Let’s review several ad hominem examples. Unfortunately, they’re prevalent in the courtroom and in politics, so we’ll begin there. To no surprise, ad hominem fallacy arguments also occur in any sort of daily interaction, so we’ll review a few more everyday examples, too.
The more you read about examples of ad hominem arguments, the more you’ll be able to spot them and, if need be, defend yourself against such claims.
In the Court
It won’t surprise you to learn ad hominem attacks are attempted in the court of law, where jury members’ emotions are played upon on a regular basis.
- Attacking a defendant’s character rather than addressing the actual facts of the alleged criminal activity — “You haven’t held a steady job since 1992. Worse than that, we couldn’t find a single employer who’d provide you with a good reference.”
- Asserting that witness’ geographical location prevents him from being able to make a clear judgment in the case — “You’ve only ever lived in the city. The issues that matter to America’s heartland are clearly beyond your comprehension.”
- Using racial slurs to demean a person of another race in an argument about a crime involving people of different racial backgrounds — “People like you don’t understand what it’s like to grow up black in America. You have no right to argue about the gang violence on our streets.”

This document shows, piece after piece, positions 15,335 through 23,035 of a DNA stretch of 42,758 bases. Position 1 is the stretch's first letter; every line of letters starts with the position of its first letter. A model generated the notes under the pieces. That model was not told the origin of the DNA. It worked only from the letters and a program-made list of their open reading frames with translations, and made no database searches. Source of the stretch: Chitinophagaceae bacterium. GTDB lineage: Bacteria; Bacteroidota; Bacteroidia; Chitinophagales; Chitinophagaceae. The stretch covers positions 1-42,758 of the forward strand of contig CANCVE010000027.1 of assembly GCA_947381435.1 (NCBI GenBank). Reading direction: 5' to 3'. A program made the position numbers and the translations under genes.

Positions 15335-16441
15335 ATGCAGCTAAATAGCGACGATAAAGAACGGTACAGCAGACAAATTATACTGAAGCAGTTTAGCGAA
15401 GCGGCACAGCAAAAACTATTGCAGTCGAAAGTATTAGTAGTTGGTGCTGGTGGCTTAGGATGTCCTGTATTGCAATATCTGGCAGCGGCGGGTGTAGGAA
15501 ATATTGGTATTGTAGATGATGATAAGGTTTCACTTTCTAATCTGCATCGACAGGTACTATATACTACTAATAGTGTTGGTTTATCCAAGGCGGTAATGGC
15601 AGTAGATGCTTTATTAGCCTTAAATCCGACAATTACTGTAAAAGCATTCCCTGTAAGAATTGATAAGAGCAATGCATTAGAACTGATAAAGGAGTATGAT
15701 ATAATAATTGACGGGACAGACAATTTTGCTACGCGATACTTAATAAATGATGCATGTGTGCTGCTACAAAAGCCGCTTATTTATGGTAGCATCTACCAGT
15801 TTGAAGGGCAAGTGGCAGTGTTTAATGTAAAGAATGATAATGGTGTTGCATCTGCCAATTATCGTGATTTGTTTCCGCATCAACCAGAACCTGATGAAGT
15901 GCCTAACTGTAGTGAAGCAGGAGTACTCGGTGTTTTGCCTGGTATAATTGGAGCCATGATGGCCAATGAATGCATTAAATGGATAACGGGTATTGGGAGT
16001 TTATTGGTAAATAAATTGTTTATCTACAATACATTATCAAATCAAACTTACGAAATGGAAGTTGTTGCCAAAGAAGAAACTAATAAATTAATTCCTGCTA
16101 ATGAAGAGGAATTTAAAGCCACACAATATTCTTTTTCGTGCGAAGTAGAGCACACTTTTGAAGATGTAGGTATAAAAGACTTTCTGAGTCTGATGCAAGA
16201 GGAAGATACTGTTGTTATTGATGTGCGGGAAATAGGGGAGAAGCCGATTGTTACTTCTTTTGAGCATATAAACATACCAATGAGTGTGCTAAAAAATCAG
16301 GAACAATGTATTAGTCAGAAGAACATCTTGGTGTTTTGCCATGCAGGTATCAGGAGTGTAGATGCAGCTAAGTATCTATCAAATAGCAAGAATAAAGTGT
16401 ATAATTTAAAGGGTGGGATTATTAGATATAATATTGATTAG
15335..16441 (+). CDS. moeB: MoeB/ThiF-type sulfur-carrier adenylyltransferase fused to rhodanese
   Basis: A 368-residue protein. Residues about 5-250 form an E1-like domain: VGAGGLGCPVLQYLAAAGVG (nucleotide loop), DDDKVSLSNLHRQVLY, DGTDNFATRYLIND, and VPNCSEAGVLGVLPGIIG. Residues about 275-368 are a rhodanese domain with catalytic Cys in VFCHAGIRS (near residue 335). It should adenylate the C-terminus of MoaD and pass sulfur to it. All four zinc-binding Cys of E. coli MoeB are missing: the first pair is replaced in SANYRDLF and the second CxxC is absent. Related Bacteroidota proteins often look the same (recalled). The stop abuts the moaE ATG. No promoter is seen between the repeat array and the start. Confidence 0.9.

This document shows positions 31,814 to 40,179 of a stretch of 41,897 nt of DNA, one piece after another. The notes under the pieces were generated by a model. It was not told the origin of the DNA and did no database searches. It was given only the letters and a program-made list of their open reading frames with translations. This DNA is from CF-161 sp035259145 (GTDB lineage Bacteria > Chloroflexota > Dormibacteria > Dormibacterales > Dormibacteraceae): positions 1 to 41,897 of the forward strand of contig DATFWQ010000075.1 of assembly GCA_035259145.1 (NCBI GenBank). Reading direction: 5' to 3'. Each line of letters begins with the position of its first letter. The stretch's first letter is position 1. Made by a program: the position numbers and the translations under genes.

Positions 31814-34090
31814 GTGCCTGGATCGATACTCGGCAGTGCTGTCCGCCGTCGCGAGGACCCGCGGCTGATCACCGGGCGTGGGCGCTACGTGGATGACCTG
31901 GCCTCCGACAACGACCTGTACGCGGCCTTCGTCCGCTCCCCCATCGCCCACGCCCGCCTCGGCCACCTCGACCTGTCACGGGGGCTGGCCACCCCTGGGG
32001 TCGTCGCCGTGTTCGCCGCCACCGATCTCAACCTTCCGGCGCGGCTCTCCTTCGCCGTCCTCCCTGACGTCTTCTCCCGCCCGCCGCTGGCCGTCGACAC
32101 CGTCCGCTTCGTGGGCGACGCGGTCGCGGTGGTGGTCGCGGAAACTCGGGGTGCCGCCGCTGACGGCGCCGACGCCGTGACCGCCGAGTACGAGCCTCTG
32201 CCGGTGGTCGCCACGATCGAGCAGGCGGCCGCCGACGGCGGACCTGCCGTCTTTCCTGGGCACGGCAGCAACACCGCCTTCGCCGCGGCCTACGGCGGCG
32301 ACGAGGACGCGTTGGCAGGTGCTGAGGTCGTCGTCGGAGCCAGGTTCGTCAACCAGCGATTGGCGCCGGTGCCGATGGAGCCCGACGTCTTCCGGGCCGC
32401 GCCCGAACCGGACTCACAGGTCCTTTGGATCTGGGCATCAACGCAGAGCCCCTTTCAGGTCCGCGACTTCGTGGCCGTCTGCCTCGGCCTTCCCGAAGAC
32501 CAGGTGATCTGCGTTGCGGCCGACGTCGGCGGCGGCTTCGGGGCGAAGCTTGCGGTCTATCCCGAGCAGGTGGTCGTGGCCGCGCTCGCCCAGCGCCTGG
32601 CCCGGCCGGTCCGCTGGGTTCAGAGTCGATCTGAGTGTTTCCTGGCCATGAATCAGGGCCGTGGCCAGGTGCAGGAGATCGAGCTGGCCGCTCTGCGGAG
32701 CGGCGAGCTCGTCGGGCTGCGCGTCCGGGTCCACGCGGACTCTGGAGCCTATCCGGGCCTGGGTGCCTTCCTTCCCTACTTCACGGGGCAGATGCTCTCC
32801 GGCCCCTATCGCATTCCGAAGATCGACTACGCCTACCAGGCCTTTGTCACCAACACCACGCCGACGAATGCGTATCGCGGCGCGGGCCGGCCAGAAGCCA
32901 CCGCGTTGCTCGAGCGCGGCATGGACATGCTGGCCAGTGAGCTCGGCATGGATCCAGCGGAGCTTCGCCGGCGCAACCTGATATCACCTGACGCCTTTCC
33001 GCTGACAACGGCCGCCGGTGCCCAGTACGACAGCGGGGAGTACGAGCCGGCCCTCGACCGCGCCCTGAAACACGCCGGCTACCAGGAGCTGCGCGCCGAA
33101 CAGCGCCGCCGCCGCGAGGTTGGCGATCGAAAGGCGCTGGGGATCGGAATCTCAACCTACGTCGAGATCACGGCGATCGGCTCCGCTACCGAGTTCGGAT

- Attacking a defendant’s character by pointing out their flaws in a case — “You cheated and lied to your wife, but you expect the jury to believe you now?”
In Political Debates
Have you ever watched a presidential debate? Boy, can they get ugly. Some politicians have even been known to resort to name-calling. Things certainly get sticky in the political arena; here are a few examples to that effect.
- Degrading another politician during a campaign when asked about a specific policy — “Well, I think we need to look at Senator Smith’s failures regarding this issue.”
- Responding in any debate with an attack on one’s personal beliefs — “You don’t even belong to a church. How can you claim to be a Christian?”
- Generalizing views of a political party as an insulting argument to an individual who is a member of a different party — “Well, it’s pretty obvious that your political party doesn’t know how to be fiscally responsible, so I wouldn’t expect you to be either.”
- Attacking an opponent’s physical attractiveness rather than looking at the faults in their politics — “Just look at that face! How could anyone vote for that?”
Used in Media
Whether it’s an opinion piece or lively on-air discussion, words can easily get personal. Explore some different examples that attack religion, sexual orientation, and even socioeconomic status.